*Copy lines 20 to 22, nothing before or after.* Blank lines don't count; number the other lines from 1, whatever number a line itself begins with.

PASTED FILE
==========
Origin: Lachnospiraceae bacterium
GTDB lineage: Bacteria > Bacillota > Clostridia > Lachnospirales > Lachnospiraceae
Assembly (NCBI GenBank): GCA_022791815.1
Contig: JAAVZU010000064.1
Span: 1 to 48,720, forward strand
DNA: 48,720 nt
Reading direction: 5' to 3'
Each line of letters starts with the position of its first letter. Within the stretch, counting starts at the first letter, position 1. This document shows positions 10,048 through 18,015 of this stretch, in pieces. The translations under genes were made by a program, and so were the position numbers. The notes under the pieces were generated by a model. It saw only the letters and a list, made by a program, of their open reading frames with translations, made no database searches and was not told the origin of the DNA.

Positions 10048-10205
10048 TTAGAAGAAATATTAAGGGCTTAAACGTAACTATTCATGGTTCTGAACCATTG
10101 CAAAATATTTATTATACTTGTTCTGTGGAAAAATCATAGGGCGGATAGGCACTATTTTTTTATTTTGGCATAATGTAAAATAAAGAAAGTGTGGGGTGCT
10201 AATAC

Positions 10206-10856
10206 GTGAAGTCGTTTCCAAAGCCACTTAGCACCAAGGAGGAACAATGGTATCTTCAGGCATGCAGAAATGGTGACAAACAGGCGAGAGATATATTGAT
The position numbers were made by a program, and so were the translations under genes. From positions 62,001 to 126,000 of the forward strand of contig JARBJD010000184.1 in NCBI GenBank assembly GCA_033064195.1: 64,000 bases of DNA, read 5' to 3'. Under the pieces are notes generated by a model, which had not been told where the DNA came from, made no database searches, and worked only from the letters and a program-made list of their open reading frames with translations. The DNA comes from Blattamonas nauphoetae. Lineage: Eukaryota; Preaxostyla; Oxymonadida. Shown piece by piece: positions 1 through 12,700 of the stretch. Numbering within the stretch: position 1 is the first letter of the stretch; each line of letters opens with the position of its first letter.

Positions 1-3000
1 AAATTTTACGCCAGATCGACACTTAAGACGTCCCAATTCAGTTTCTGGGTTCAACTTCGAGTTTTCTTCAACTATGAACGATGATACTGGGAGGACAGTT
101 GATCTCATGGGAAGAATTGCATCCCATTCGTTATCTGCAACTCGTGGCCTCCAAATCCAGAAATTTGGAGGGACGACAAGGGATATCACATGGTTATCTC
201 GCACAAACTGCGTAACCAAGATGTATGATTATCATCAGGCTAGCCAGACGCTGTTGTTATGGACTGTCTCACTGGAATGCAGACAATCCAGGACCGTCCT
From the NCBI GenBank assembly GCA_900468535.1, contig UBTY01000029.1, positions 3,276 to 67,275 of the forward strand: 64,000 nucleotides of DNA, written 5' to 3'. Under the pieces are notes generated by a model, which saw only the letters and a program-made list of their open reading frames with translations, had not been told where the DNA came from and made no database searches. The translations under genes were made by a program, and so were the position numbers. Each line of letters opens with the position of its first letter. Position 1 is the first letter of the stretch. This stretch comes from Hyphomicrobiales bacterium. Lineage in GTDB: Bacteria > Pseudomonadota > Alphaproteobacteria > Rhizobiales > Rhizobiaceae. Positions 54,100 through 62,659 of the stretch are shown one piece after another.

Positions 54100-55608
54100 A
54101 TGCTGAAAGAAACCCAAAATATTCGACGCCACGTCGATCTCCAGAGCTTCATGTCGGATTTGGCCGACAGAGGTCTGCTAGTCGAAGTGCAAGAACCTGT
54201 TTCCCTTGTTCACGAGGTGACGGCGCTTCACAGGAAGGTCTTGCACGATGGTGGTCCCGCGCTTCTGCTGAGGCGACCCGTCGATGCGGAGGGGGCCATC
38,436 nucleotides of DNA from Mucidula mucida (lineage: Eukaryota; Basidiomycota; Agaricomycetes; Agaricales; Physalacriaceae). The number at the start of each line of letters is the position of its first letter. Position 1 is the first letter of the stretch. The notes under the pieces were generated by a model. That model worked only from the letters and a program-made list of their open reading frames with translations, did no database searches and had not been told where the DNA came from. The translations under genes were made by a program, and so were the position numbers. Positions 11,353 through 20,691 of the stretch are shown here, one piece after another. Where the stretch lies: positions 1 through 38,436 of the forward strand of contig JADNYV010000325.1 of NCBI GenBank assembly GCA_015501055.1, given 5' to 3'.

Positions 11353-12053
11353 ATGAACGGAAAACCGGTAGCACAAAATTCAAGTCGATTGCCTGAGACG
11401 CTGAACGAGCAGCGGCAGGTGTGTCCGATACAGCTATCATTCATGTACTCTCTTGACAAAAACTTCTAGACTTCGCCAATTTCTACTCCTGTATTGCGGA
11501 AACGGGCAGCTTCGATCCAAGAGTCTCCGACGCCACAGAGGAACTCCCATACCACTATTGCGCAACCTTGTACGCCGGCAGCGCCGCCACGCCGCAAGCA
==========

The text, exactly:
From the NCBI GenBank assembly GCA_900468535.1, contig UBTY01000029.1, positions 3,276 to 67,275 of the forward strand: 64,000 nucleotides of DNA, written 5' to 3'. Under the pieces are notes generated by a model, which saw only the letters and a program-made list of their open reading frames with translations, had not been told where the DNA came from and made no database searches. The translations under genes were made by a program, and so were the position numbers. Each line of letters opens with the position of its first letter. Position 1 is the first letter of the stretch. This stretch comes from Hyphomicrobiales bacterium. Lineage in GTDB: Bacteria > Pseudomonadota > Alphaproteobacteria > Rhizobiales > Rhizobiaceae. Positions 54,100 through 62,659 of the stretch are shown one piece after another.

Positions 54100-55608
54100 A